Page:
Bits, Bytes and Bets
Casinos are going high-tech converting cache into cash
From the Print Edition:
Matthew McConaughey, March/April 2011
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At Cosmopolitan (which has the newest version of this system), the gaming machines can actually get smarter about customers. "If we have something on the screen that provides a list of the top 10 wineries in Napa Valley and you click on it, we learn about your preferences and passions and use that as a guide to presenting offers that you might find appealing," says Lanning.
A couple miles away from Cosmopolitan and the Vegas Strip, Shuffle Master is doing its best to change the way we gamble. For casinos where dice are not allowed by law, the company has created a digitized version of craps, which plays like the real thing but satisfies certain state regulations by using random number generators instead of dimpled cubes of plastic. Already in Vegas casinos is the blackjack variation played with real cards but virtual chips. Players make their wagers and gaming decisions on a touch-screen in front of them.
"We offer side bets that you can't find on a traditional blackjack table," says Jim Jackson, acknowledging that this hybrid game can take some getting used to, though it already seems to be catching on inside Planet Hollywood, Red Rock, and Barona in San Diego. "Normally a table has a Royal Match 21 side bet [a suited King and Queen, pays 25-to-1] and not many others. But these tables can have that bet and five more to go with it. All the calculations are done by the computer."
It should be noted that none of those side bets are particularly favorable to players (the true odds of winning are considerably longer than the payouts would seem to indicate), but the prospect of hitting a big return on a small wager is irresistible for many of us. Besides, if we wanted to do things that statistically favored us to win, we would not be gambling in the pits of casinos.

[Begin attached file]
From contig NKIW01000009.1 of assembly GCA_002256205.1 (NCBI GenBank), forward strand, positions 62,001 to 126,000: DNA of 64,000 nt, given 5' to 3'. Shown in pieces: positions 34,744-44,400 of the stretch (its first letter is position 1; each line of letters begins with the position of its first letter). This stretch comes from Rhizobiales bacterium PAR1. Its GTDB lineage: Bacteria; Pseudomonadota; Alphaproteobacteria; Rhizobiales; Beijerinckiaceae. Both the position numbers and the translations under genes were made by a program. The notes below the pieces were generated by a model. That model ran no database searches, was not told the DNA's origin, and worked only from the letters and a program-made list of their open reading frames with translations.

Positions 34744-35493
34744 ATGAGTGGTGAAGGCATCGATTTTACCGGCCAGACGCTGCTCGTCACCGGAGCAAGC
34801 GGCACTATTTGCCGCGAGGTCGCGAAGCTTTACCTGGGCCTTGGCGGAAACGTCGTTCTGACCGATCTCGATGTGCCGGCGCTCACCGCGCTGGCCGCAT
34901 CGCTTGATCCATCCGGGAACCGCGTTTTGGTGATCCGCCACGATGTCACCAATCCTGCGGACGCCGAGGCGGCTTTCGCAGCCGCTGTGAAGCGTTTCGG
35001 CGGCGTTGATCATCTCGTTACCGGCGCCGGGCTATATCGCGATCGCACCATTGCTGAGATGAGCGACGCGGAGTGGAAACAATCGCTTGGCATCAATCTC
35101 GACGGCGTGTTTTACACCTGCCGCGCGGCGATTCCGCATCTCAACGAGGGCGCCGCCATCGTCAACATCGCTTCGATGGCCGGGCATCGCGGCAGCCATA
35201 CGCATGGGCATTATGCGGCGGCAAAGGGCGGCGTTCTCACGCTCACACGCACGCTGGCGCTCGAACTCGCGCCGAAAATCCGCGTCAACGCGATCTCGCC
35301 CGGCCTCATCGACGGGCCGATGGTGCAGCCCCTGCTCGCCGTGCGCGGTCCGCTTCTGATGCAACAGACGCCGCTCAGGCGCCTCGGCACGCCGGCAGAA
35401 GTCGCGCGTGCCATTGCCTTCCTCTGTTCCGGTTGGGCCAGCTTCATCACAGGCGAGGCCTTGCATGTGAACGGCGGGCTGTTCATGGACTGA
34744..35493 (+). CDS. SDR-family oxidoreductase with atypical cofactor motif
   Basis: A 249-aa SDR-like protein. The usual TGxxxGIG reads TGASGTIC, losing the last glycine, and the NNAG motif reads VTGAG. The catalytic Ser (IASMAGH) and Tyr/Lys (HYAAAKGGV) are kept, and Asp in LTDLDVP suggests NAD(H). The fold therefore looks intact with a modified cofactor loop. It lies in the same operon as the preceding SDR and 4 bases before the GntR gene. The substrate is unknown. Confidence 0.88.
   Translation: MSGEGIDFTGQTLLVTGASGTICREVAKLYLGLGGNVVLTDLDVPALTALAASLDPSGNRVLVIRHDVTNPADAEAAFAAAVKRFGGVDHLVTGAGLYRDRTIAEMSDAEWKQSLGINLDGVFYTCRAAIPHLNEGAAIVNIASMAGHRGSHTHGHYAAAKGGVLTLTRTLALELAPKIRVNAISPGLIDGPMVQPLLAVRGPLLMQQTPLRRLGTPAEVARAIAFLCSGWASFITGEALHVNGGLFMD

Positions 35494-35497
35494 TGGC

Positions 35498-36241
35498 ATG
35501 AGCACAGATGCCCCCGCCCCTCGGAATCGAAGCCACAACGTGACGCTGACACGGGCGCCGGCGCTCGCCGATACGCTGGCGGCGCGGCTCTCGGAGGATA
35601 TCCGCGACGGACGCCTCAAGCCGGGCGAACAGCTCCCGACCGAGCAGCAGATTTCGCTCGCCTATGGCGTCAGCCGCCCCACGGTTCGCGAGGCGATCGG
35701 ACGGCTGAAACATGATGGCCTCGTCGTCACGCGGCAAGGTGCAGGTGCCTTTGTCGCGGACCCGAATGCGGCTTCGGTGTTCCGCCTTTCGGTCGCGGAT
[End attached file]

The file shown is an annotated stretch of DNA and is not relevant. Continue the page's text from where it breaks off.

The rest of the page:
While other entities dream up new forms of casino-playing technology, Cantor Gaming's Amaitis is not exactly sitting on his hands. In a room behind the sports book at M Resort, Amaitis watches a few attendants tracking the games and betting-inflows on computers and TV monitors. Just outside of this Spartan room inside the sprawling sports book, gamblers root on their teams and play In Running like it's a video game. Back here, Amaitis expresses optimism for the future.
He lets slip that he'll be introducing brand new games, which are currently unavailable elsewhere, "with life-changing numbers: $10-million payoffs." As more and more casinos align with Cantor, he expects handle to go up and In Running limits to increase. By the start of the 2011 NFL season, Amaitis anticipates catering to the ever-growing legions of fantasy football fanatics. "People are interested in rushing and passing yardage?" he asks. "We're devising a way to put up prices for those wagers. We're also going to field a fantasy football team here. Then we'll let you put together a team and go up against us."
Whether you pick a team of less-than-stellar players or a group of all-stars, Midas will pitch odds to make the wagers sensible.
As of this writing, gamblers can wander around Cantorized properties, gambling from the eDeck at the pool, in the casino, in the restaurants-pretty much wherever there is surveillance. By the time you read this, though, Amaitis hopes to have cleared the regulatory hurdles to take his concept out of the casino and across Nevada.
He has the technology to build an electronic fence around the state so that people can legally gamble on In Running from anywhere in Nevada, via computers and smart phones. "We're going to blow the doors off in handle," predicts Amaitis. "Right now all of Nevada does $2 billion in sports betting. I expect it to go as high as $20 billion and we will be the lion's share of that because of the platform we're building."
He hesitates for a beat. Then he says something that few of his forward-thinking competitors would argue with: "The world of gambling is going to change."
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